On June 10, 2011, the Vancouver School Board announced that it is moving forward with its plans for an Aboriginal-Focused School of Choice. This school is scheduled to open, at least partially, as early as September, 2012. The school will focus on quality education by teaching and learning through Aboriginal world views, knowledge, culture and values.
To avoid the mandatory stigma and legacy of residential schooling, the school will be one of choice and will be open to all students, Aboriginal and Non-Aboriginal – although preference will be given to First Nations, Inuit and Métis people, including individuals with Indian status or without status.
VSB trustees have put together a working group to develop short and longer-range implementation plans for the school. The plan is to start small with a cohort of 30 grade 8 students, perhaps using the mini-school model that has been successfully used for other enrichment and alternative programs. Extensive consultation and years of planning have gone into the decision to move ahead with the school. The consultation process which began in January, 2011 was led by UBC’s Dr. Joanne Archibald and included a team of graduate students. Student, parent, staff Forums were held at four different VSB sites between January 21 and January 27 with over 130 individuals sharing feedback, proposals, concerns, and insights. I read the entire report and can tell you that it contains many inspirational and heart-wrenching stories of those who endured the legacy of racism, discrimination, and residential schooling that has long characterized BC’s educational system. Interestingly, a substantial number of Indigenous persons from outside of BC attended the forums and described how they have been involved in successful Aboriginal school implementations on the prairies and the U.S.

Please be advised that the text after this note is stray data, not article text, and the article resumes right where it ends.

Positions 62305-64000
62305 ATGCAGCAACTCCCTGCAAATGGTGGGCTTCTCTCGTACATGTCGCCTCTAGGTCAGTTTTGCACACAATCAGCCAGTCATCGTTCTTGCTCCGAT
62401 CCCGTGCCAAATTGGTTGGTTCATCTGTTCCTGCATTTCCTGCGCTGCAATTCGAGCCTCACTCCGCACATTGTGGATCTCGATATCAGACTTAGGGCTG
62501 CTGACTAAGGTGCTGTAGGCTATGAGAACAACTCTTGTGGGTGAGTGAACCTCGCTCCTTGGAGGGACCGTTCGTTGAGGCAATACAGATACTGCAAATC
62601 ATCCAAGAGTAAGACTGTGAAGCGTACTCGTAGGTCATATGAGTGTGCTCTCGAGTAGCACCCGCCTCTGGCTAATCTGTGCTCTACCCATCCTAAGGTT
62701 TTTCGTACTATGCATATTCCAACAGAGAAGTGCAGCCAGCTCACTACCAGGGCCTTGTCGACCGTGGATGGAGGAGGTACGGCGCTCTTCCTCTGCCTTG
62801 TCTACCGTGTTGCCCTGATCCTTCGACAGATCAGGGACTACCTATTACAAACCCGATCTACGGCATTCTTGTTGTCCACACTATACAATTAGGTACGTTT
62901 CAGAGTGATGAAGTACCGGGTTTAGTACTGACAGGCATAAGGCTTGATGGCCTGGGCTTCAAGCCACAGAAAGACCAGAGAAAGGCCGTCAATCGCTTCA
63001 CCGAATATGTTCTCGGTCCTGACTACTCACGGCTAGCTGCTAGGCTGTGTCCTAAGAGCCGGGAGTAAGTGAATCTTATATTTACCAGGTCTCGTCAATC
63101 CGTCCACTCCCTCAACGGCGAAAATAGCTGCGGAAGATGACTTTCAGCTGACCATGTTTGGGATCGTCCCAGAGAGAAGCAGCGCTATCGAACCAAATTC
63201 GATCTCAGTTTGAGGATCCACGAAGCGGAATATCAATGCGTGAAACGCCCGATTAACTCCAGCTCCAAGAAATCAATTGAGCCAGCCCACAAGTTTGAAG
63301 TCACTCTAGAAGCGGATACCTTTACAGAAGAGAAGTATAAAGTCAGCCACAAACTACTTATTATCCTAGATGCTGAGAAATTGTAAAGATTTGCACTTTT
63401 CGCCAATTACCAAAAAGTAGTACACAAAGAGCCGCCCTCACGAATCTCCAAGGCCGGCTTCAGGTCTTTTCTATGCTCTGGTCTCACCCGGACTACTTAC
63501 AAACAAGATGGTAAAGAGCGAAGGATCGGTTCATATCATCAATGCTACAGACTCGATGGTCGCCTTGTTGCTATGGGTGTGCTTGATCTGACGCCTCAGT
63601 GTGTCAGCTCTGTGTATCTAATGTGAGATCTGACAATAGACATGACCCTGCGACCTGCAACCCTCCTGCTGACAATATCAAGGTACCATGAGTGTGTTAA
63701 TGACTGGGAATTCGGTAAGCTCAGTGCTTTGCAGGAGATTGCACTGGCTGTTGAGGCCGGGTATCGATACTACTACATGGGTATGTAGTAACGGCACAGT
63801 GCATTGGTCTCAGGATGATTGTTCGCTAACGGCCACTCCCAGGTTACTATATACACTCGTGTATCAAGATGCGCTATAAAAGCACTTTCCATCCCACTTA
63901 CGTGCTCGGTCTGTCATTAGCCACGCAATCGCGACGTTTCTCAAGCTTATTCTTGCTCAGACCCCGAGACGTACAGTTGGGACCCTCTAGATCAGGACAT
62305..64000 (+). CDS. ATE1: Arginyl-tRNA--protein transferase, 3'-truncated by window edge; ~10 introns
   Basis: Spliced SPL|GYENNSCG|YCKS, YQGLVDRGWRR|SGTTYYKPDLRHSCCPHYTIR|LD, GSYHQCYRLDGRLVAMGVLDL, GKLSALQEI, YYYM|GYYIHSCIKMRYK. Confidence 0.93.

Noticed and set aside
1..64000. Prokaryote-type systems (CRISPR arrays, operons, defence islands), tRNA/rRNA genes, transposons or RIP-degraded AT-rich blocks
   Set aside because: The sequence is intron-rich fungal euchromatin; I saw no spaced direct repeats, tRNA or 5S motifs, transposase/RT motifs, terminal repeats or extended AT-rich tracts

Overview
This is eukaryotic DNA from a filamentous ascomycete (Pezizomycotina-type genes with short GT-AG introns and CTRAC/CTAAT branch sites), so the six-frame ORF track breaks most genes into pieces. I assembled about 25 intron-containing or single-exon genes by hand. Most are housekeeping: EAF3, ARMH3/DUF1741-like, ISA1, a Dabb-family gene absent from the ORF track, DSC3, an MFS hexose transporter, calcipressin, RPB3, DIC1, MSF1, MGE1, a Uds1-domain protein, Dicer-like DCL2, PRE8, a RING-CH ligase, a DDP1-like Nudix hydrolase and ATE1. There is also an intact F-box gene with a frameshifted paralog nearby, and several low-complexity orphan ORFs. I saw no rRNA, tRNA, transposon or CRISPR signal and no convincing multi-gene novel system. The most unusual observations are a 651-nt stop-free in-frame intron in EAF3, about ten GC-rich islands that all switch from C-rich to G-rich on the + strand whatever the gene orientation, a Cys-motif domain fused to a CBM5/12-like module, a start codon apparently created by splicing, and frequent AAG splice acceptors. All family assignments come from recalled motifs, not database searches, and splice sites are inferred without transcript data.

The consultation forums focused on the need for Wholistic education, and got into specifics such as those surrounding time-tabling, teacher recruitment, teacher retention, training, physical space, Funding! and mission. There is still considerable work to be done on these issues, but the report on the consultation process is a great resource for anyone interested in authentic, Aboriginal-guided, wholistic approaches to education.
To view the report, please click here: Report on Aboriginal Education Forums